Above: Mary Bloomer – Photograph by Gus Cantavero
Five years ago Mary Bloomer, a former Wall Street investment banker, founded Early Career Launch, a Darien-based consultancy that’s unique in its focus on helping college undergraduates define and achieve their professional goals. Only two other such companies, as far as Mary is aware, exist in the country.
After working as a career counselor at Yale University’s School of Management, Mary
realized the coaching that she was providing MBA students was largely missing in the life of the typical undergraduate. Even though most institutions of higher learning have career offices, “A lot of students don’t access their campus resources. And for some it’s difficult to get the level of attention and expertise they’d like,” she explains.
Mary and her team are decidedly hands-on. They work with students building skills ranging from identifying their dream workplace to mastering tricky, if predictable, interview questions. It’s an elaborate process that can include everything from vocational testing to videotaped practice interviews.
The business, which has prospered mostly through enthusiastic word of mouth, has counseled students from more than 100 colleges and universities, including many Greenwich clients. (The mother of three has a daughter who attended Greenwich Academy.)
Perhaps it’s no surprise that many Early Career Launch clients are liberal arts majors looking to translate their smarts—and those seemingly ambiguous humanities degrees—into a rewarding professional life. “What we talk a lot about is identifying the universal skills that everyone has and every company is looking for,” says Mary. “Many kids come in with no idea of what they want to do, and sometimes we begin the process simply by helping them figure that out.” earlycareerlaunch.com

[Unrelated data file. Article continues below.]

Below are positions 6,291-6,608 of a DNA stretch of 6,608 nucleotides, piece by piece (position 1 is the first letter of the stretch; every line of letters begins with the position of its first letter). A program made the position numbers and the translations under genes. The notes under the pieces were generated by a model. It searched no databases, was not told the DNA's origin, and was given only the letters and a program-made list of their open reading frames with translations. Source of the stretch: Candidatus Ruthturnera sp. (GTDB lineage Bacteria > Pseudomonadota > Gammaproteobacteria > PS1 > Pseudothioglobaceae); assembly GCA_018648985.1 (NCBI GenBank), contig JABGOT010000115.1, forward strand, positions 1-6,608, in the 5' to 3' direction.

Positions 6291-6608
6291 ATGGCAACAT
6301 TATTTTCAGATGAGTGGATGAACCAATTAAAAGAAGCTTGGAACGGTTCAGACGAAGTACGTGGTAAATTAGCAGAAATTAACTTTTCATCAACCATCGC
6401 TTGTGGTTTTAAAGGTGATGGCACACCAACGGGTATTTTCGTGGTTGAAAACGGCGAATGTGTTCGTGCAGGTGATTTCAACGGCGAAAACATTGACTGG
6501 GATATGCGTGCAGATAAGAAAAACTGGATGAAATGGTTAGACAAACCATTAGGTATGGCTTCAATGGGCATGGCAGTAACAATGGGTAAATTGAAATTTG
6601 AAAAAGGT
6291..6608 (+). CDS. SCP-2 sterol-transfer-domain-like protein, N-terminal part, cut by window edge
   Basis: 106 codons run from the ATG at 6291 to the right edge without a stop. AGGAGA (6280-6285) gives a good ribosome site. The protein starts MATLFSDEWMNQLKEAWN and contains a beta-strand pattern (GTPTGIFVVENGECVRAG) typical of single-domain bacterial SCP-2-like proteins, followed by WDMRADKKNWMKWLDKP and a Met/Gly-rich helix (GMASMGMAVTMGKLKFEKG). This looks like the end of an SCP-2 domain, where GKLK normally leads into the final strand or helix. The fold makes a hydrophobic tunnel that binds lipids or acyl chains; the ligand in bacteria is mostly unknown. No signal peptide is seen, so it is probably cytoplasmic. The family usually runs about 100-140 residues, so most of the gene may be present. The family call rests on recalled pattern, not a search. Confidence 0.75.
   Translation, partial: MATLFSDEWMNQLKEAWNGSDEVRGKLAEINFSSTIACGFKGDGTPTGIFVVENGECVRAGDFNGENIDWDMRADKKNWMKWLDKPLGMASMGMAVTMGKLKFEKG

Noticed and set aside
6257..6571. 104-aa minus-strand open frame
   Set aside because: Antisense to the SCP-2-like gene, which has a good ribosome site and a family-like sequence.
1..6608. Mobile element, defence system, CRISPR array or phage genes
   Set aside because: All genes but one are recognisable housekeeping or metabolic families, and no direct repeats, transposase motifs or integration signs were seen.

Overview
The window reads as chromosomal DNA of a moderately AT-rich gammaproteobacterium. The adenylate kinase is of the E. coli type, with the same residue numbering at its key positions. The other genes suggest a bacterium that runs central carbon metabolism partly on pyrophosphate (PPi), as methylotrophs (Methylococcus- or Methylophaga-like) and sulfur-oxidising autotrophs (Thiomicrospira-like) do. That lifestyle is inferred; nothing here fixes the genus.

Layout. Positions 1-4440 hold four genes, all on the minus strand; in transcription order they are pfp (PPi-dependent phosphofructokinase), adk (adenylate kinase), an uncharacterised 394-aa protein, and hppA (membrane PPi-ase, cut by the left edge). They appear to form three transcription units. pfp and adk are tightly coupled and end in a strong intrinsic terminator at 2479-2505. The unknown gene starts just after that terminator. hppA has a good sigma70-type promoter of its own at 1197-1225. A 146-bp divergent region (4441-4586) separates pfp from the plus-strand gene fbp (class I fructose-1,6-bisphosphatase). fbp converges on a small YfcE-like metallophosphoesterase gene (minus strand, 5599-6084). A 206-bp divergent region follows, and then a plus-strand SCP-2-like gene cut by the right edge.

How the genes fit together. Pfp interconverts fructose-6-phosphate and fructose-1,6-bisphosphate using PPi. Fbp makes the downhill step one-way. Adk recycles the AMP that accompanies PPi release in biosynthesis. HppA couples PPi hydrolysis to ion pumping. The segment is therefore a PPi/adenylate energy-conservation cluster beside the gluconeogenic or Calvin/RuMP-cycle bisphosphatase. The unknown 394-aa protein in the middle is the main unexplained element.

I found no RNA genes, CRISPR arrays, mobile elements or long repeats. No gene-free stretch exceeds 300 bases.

TIPS FOR YOUNG JOB SEEKERS LOOKING FOR AN EDGE
BE DISCIPLINED ABOUT BUILDING A PROFESSIONAL NETWORK.
Mary notes a large number of internships and jobs are never advertised. So it’s critical to create a contact network to capture opportunities. Alumni, friends, family and former colleagues all can help, but you “have to let people know you are looking.” Stay in touch with these contacts on a regular basis.
BOOK “INFORMATIONAL INTERVIEWS.”
Mary notes informal chats with professionals in fields of interest can reap long-term rewards. “They can really help build confidence because the pressure is off when there’s no job on the table,” she notes. Plus, “the good impression you make can also lead to a job interview when something entry-level comes up.”
KEEP SUMMER EXPERIENCE NOTES.
Mary notes it’s easy to forget what you did on school vacation once the academic year begins, so jot down tasks and accomplishments at internships, part-time jobs and volunteer commitments. Those notes can ultimately help identify and articulate skill sets.
CAST A WIDE NET AND KEEP AN OPEN MIND.
Mary encourages clients to take interviews for opportunities that may not seem especially appealing. “You can learn so much from these experiences that you can take into the interview for that dream job,” she says.
UNDERSTAND THAT JOB SEEKING IS A PROCESS THAT CAN TAKE MONTHS OF EFFORT.
“It’s not as simple as logging in online and sending off your résumé,” says Mary. “It is hard work, and all about understanding the importance of time, effort and building a network.”